The difficulty I’ve had with naming makes me particularly interested in the names that appear in the books I read. Was it just a fluke, as it was for the Daley twins, or was there a clear purpose behind it, as was the case for Charlotte Brontë’s Lucy Snowe?

Lately, I’ve been wondering about “Sinclair,” a surname of Scottish origin that I’ve come across a few times in popular fiction:

three books with sinclair(1) First, I saw it in The Flight of Gemma Hardy, Margot Livesey’s homage (or ripoff, depending on how you look at it) to Charlotte Brontë’s Jane Eyre. The new Mr. Rochester is Mr. Sinclair, a Scottish landowner.

(2) Then, I came across it again in E. Lockhart’s We Were Liars, narrated by Cadence Sinclair Eastman, the fragile heir to the wealthy Sinclair family of New England.

(3) Finally, I came across it yet again last week in Diann Ducharme’s The Outer Banks House, a historical romance featuring Abigail Sinclair, a Confederate planter’s daughter shortly after the Civil War. The book takes place in North Carolina’s Outer Banks, where I spent last week with my family (see the pictures above and below).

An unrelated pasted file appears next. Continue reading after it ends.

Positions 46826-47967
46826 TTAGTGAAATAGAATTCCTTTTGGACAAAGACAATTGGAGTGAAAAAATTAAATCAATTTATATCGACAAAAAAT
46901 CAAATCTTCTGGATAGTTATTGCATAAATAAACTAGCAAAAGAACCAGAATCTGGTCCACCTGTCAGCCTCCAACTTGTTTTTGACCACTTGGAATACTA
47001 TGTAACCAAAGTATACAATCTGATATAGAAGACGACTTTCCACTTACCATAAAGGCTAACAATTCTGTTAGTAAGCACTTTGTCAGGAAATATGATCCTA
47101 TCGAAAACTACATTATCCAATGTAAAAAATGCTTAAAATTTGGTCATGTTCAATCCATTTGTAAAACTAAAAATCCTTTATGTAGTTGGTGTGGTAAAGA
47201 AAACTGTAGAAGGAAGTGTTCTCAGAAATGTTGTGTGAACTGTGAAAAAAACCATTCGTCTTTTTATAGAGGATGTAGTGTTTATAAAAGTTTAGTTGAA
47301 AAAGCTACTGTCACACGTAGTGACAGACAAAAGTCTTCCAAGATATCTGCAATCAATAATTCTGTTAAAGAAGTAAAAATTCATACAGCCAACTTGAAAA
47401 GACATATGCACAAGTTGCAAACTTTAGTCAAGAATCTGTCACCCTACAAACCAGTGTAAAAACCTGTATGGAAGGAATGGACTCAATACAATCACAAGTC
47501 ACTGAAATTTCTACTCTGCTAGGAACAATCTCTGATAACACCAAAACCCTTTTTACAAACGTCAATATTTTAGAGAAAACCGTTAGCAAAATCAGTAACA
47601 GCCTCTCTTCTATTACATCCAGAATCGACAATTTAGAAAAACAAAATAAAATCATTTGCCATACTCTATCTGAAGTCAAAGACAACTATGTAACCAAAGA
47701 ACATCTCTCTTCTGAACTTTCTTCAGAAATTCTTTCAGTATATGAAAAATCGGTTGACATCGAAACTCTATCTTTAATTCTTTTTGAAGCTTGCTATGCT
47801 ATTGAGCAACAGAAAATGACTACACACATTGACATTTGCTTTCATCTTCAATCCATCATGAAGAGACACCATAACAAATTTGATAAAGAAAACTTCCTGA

I know more fictional Sinclairs than real-life ones. All of these characters come from socioeconomically advantaged backgrounds, but otherwise they are quite different from each other. I wonder what it was that prompted these authors to choose that last name. Mr. A.M.B. recommended searching the Google Ngram Viewer, which indicates that “Smith” is indeed declining a bit in English-language fiction, but that Sinclair has been mostly steady. Graph here:

Screen Shot 2014-09-29 at 7.05.20 AM (2)_Sinclair

Still, it seems like a trend in the fiction I read, which, as far as I know, Google hasn’t analyzed specifically to sell ads to me. ;)

Has anyone else come across a particular first or last name more often in literature than they have in real life?